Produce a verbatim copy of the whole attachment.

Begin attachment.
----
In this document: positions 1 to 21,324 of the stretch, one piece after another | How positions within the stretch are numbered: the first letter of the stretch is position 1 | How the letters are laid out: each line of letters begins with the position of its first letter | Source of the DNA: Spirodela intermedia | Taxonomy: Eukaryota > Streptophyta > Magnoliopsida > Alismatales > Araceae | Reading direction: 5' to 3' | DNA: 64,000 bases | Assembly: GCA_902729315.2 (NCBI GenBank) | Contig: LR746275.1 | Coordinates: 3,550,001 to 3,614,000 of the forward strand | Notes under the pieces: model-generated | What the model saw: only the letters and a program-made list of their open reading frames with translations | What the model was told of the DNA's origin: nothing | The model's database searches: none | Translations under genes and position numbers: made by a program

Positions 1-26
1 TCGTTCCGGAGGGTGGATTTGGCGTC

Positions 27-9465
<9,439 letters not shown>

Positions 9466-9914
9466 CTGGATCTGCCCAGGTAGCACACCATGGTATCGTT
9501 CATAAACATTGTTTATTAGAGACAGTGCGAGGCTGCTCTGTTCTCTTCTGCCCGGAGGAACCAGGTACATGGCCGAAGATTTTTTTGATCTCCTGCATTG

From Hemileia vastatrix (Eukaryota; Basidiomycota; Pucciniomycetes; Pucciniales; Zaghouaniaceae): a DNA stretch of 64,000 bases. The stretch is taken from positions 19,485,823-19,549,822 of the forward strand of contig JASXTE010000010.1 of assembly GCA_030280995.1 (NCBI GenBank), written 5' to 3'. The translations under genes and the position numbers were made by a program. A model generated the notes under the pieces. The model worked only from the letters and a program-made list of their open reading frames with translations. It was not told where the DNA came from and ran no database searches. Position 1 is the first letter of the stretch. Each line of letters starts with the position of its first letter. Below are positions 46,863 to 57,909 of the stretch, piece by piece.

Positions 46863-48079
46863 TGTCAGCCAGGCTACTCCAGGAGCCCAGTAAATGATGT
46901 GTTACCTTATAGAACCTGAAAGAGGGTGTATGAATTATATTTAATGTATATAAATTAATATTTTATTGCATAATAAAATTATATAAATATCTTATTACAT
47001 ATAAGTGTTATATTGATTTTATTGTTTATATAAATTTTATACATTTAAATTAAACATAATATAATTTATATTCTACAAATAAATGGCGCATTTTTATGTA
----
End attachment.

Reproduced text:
In this document: positions 1 to 21,324 of the stretch, one piece after another | How positions within the stretch are numbered: the first letter of the stretch is position 1 | How the letters are laid out: each line of letters begins with the position of its first letter | Source of the DNA: Spirodela intermedia | Taxonomy: Eukaryota > Streptophyta > Magnoliopsida > Alismatales > Araceae | Reading direction: 5' to 3' | DNA: 64,000 bases | Assembly: GCA_902729315.2 (NCBI GenBank) | Contig: LR746275.1 | Coordinates: 3,550,001 to 3,614,000 of the forward strand | Notes under the pieces: model-generated | What the model saw: only the letters and a program-made list of their open reading frames with translations | What the model was told of the DNA's origin: nothing | The model's database searches: none | Translations under genes and position numbers: made by a program

Positions 1-26
1 TCGTTCCGGAGGGTGGATTTGGCGTC

Positions 27-9465
<9,439 letters not shown>

Positions 9466-9914
9466 CTGGATCTGCCCAGGTAGCACACCATGGTATCGTT
9501 CATAAACATTGTTTATTAGAGACAGTGCGAGGCTGCTCTGTTCTCTTCTGCCCGGAGGAACCAGGTACATGGCCGAAGATTTTTTTGATCTCCTGCATTG

From Hemileia vastatrix (Eukaryota; Basidiomycota; Pucciniomycetes; Pucciniales; Zaghouaniaceae): a DNA stretch of 64,000 bases. The stretch is taken from positions 19,485,823-19,549,822 of the forward strand of contig JASXTE010000010.1 of assembly GCA_030280995.1 (NCBI GenBank), written 5' to 3'. The translations under genes and the position numbers were made by a program. A model generated the notes under the pieces. The model worked only from the letters and a program-made list of their open reading frames with translations. It was not told where the DNA came from and ran no database searches. Position 1 is the first letter of the stretch. Each line of letters starts with the position of its first letter. Below are positions 46,863 to 57,909 of the stretch, piece by piece.

Positions 46863-48079
46863 TGTCAGCCAGGCTACTCCAGGAGCCCAGTAAATGATGT
46901 GTTACCTTATAGAACCTGAAAGAGGGTGTATGAATTATATTTAATGTATATAAATTAATATTTTATTGCATAATAAAATTATATAAATATCTTATTACAT
47001 ATAAGTGTTATATTGATTTTATTGTTTATATAAATTTTATACATTTAAATTAAACATAATATAATTTATATTCTACAAATAAATGGCGCATTTTTATGTA